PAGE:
The Northern Times, Golspie, Scotland
Friday August 1 2014
This is the second book by John Garvey about the 19th Century Royal Academician William Daniell. His first one, "William Daniell's Isle of Skye and Raasay" published in 2009 was described by one critic as "....an unexpected joy. It is simply an absorbing, original and beautiful book." One can rightly say the same of this his second book, "William Daniell's Inverness and the Moray Firth"
John Garvey is an Invernessian, educated at Inverness Royal Academy. He went on to Glasgow University to study Physics and from there to Oxford. Finally he moved to Birmingham University to become Professor of Particle Physics. On his retirement from the scientific life, he began his research into the life and work of Daniell, whose work had fascinated him from the time he discovered original aquatints in the late 1960's.
Particularly fascinating in Chapter Two is the description of the aquatint process and the challenges it gave to Daniell, the delicacy of the technique required is illustrated by prints and examples of magnified detail. That the history of the area has had an influence on what Daniell found on his journey from Thurso to Banff is also amply illustrated often in Daniell's own words.
"Caithness is the county of castles" an apt description of the coastal area from Thurso "snug within Thurso Bay" to Navidale "a bridgehead of Christian enlightenment in a dark and turbulent land". These succinct descriptions occur again and again throughout the whole book. The castles in all their starkness, but with subtlety of tint, are contrasted with modern colour photographs, thriving 19th century areas, juxtaposed with their present day ruins or in some instances restored buildings. On reaching Berriedale the writer makes this observation, "Daniell's next point of interest is Berriedale about 10 miles south of Dunbeath. He seems to give a verbal sigh of relief when he emerges from the line of Caithness castles into more scenic surroundings!".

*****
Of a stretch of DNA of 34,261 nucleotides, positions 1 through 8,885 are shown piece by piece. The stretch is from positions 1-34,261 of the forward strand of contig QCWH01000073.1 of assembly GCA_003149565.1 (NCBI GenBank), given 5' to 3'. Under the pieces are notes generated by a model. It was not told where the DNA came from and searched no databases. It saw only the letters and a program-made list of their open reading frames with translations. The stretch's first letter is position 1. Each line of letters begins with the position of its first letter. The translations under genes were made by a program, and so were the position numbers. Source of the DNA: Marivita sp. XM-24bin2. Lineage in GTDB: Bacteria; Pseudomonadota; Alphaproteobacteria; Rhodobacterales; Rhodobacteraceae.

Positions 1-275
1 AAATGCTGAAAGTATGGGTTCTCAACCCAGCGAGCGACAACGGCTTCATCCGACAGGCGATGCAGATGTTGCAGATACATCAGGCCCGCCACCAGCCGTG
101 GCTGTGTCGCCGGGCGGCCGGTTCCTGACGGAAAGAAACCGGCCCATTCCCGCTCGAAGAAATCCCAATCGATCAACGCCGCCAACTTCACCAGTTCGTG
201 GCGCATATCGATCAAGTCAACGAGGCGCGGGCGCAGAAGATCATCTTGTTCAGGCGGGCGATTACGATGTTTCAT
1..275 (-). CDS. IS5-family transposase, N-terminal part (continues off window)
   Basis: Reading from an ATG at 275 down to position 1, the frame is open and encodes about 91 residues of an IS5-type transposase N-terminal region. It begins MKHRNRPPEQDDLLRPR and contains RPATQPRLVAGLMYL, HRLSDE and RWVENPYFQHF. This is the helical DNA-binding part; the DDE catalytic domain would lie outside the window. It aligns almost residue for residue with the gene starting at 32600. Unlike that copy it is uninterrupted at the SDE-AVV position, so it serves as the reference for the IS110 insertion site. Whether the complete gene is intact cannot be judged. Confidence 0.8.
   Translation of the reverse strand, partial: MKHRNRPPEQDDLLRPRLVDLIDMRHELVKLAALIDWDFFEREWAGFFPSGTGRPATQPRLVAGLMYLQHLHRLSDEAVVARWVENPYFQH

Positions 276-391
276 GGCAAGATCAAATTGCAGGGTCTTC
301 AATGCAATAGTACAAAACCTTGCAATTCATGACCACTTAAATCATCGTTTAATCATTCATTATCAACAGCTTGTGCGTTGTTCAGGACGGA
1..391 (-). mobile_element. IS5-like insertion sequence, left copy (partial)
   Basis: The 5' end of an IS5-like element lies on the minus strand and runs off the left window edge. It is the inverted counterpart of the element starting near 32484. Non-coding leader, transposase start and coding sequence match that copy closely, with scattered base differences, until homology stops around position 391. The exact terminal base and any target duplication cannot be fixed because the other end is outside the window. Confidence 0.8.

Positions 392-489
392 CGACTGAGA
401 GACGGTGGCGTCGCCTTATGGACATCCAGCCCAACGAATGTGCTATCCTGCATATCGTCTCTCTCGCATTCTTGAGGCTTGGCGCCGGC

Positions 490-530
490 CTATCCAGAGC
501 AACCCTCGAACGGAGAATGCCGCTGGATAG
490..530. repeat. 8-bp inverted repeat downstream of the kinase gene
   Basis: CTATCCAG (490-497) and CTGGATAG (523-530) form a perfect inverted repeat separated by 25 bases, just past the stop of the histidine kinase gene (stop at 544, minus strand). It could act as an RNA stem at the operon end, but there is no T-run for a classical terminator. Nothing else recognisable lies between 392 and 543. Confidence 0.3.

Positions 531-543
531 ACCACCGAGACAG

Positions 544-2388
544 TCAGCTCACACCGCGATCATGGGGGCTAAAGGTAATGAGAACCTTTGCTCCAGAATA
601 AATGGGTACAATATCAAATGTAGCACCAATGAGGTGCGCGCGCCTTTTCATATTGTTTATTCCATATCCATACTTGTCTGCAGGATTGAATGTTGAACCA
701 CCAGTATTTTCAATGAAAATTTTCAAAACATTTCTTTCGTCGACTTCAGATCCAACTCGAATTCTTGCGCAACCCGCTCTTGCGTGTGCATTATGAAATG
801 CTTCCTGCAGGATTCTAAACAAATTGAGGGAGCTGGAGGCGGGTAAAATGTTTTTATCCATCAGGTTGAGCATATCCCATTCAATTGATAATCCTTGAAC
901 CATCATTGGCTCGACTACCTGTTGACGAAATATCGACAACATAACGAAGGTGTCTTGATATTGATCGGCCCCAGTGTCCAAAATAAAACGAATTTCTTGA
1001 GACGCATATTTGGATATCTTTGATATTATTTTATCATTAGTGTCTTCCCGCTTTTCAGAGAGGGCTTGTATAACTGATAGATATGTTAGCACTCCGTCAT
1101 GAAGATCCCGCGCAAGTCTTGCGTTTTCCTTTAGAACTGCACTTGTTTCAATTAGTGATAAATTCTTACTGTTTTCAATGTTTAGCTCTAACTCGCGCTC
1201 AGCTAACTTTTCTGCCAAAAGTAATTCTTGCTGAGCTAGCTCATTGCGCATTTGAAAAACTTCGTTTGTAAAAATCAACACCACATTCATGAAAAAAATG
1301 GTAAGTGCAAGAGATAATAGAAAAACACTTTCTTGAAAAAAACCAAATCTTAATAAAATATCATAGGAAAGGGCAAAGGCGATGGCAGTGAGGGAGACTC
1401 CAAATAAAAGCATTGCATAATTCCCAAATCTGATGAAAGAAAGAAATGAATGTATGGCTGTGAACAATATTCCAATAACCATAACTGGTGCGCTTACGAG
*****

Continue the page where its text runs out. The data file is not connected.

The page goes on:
The author comments, "Daniell's print of Helmsdale is a very beautiful one. It contains such a wealth of detail. The sketch for this aquatint was made by Daniell in August 1815, when the transformation of Helmsdale from a tiny village into a thriving fishing port was just under way." Here too there is another little gem of information. Daniell stayed at Crackaig and was given a pony by Major Clunes to journey to Dunrobin Castle. The print shows the castle with quite a substantial harbour and it does look, "a very impressive edifice." However as locals know the pier was washed away in a storm in fairly recent times and the foreshore between here and Golspie is under attack from the sea. From Dunrobin he travelled south to Dornoch, where the illustration known to many from Bentinck's book, shows the dominant position of the cathedral and the castle. The Bonar Bridge print is described as "a wonderful restful print". which it undoubtedly is. From Bonar, the journey continues south to the Black Isle, Inverness and the Moray Coast.
The perceptive way in which the author enlarges the details which show the observation and execution of that detail by Daniell shows the thoroughness of his research and adds significantly to the enjoyment of the reader, whether it is the illustration of the boat at Burghead, fisherwomen on the quay at Nairn,the washerwomen on the riverside in Inverness, a sailing boat at Fortrose or the movement of the rowing boat upriver in the print of Bonar Bridge. As readers we are reminded time and again throughout the book of the subtlety of the aquatint process. "What impresses is the naturalness of the aquatint print", "The colours in the print are soft and delicate. The Black Isle and Ben Wyvis sit comfortable in the distance" are but two examples.